‘The Campus Guide to Princeton University and Neighboring Institutions’, by Robert Spencer Barnett, features introductory comments from Princeton University President Christopher Eisgruber, as well as from former President Shirley Tilghman and the University Architect, Ron McCoy. Thirteen ‘walks’ are then described, guiding the reader around ten or so prominent sites at a time, and offering explanations of their history, architecture, and significance. The first walk is around the historic core campus, featuring (among others) Nassau Hall, Henry House and Whig and Clio Halls. These jewels of the colonial campus can be enjoyed without any further explanation, but by reading a little more about their history and how they were built, we can appreciate them even more.
By following the walks, it’s easy to understand the successive waves of different architectural styles, and the ‘master plans’ that molded the campus. The 1909 master plan by Ralf Adams Cram was particularly influential, and placed residential buildings on the west side of the campus and academic to the east, a separation that still holds in the present day. Although we see many beautiful buildings around Princeton University today, a significant number of historic structures have also been demolished over the years, and others have been moved. The original chapel and East College dormitory were razed in 1896, for example, in an event that was called “The Crime of ’96”. The University also accentuated walkability, closing former roads on campus, and creating named walkways (which are described in more detail in a prologue in this new edition).The University has also been shaped by the personalities of the men and women in charge. Although many visitors think that ‘Collegiate Gothic’ is the traditional Princeton style, that was not always the case. Three men in particular – Moses Taylor Pyne, Andrew Fleming West, and Woodrow Wilson – were instrumental in driving the decision to mimic the style of construction seen at the ancient universities at Oxford and Cambridge. Buildings from before their time were constructed in a range of different styles, as seen for example Witherspoon Hall (above). Similarly, although the Princeton University campus is now lush with plantings, that was not always the case. Landscaping became a priority in the time of University President James McCosh, and was significantly developed from 1912 by consultant landscape gardener, Beatrix Farrand.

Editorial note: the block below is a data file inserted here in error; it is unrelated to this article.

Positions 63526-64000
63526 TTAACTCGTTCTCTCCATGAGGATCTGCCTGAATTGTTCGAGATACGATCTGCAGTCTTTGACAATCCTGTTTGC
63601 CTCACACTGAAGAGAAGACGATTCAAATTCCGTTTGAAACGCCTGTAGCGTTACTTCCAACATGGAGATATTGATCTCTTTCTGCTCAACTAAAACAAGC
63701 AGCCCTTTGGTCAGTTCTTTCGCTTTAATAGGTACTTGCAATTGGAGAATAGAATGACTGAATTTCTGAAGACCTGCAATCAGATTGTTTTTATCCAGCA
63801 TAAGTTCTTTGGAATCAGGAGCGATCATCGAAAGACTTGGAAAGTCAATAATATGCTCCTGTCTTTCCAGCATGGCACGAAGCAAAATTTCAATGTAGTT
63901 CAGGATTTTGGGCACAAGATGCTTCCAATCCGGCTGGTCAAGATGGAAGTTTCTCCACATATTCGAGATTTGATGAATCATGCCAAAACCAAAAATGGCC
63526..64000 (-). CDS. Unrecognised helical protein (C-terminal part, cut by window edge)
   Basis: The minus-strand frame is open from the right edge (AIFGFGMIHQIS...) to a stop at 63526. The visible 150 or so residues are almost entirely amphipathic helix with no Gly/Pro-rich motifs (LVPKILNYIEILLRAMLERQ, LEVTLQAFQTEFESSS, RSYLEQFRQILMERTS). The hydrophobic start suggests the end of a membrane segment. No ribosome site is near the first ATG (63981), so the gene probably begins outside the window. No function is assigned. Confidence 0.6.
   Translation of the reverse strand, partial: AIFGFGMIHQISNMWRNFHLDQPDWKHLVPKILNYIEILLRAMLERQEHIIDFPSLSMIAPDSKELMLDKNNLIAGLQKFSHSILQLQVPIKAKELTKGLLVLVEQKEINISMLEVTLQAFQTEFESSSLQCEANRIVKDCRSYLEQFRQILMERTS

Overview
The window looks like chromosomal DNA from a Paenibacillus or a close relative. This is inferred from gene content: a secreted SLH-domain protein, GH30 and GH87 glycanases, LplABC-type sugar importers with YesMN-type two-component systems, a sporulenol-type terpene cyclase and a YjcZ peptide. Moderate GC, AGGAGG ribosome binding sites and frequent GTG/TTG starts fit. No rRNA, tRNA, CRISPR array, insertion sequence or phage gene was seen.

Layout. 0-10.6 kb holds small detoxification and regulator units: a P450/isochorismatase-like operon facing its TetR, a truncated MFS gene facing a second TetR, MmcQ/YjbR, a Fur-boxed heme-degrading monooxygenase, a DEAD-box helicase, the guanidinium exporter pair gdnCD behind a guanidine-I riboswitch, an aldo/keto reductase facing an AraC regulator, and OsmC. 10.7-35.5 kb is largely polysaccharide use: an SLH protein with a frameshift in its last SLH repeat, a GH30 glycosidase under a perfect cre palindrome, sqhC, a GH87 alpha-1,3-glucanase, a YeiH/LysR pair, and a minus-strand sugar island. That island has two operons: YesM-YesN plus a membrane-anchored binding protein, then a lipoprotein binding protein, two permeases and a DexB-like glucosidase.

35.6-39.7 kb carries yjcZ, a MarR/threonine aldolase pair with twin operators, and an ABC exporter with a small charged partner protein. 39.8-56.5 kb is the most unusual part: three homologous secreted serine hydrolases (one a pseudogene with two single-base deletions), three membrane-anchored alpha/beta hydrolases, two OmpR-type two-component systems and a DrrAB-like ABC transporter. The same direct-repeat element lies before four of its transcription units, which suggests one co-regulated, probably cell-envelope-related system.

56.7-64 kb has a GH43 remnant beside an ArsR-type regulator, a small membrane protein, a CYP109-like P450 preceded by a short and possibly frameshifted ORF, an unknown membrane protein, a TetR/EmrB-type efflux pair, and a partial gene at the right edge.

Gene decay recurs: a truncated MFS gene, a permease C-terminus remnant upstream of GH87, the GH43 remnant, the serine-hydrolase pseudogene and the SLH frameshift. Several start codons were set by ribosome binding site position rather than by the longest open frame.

The toughest challenge for the author must clearly have been to figure out what to put in the book and what to leave out. There are enough stories about the University’s history and built environment to fill a library. The balance feels right for somebody who wants to gain a pretty good appreciation of the campus. Proper historians and folks who are trying to tour the campus in a 45-minute whistle-stop tour will probably want something else. In addition to Princeton University itself, this guide also includes self-directed walking tours of the Princeton Theological Seminar, Institute for Advanced Studies and downtown Princeton itself. This is great, because few people will be intimately familiar with all three of these institutes of higher learning, and they each have significant histories.
For townies, the downtown Princeton section is interesting, to see what sites the author considered to be worthy of inclusion. The classics are there (Palmer Square, Mercer Hill Historic District) but also some interesting contemporary choices, such as the Princeton Public Library (Hillier group, 2004) and the Michael Graves-designed Paul Robeson Center for the Arts. The new guide is out December 15. If it sounds good to you, you should probably call up Labyrinth books now to order your copy or think about whose gift list it should be on! (note: it’s also available from other book-sellers).